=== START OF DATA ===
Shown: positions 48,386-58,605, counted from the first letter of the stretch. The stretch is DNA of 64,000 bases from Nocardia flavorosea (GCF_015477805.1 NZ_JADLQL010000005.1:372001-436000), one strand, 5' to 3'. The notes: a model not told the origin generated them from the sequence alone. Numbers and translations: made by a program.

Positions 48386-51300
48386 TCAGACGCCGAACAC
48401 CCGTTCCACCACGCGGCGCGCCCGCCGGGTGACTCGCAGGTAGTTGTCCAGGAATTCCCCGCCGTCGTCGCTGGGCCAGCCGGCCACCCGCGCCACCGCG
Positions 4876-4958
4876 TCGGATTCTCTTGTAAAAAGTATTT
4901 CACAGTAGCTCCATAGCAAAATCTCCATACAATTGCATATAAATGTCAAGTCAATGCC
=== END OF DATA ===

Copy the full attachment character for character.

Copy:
Shown: positions 48,386-58,605, counted from the first letter of the stretch. The stretch is DNA of 64,000 bases from Nocardia flavorosea (GCF_015477805.1 NZ_JADLQL010000005.1:372001-436000), one strand, 5' to 3'. The notes: a model not told the origin generated them from the sequence alone. Numbers and translations: made by a program.

Positions 48386-51300
48386 TCAGACGCCGAACAC
48401 CCGTTCCACCACGCGGCGCGCCCGCCGGGTGACTCGCAGGTAGTTGTCCAGGAATTCCCCGCCGTCGTCGCTGGGCCAGCCGGCCACCCGCGCCACCGCG
Positions 4876-4958
4876 TCGGATTCTCTTGTAAAAAGTATTT
4901 CACAGTAGCTCCATAGCAAAATCTCCATACAATTGCATATAAATGTCAAGTCAATGCC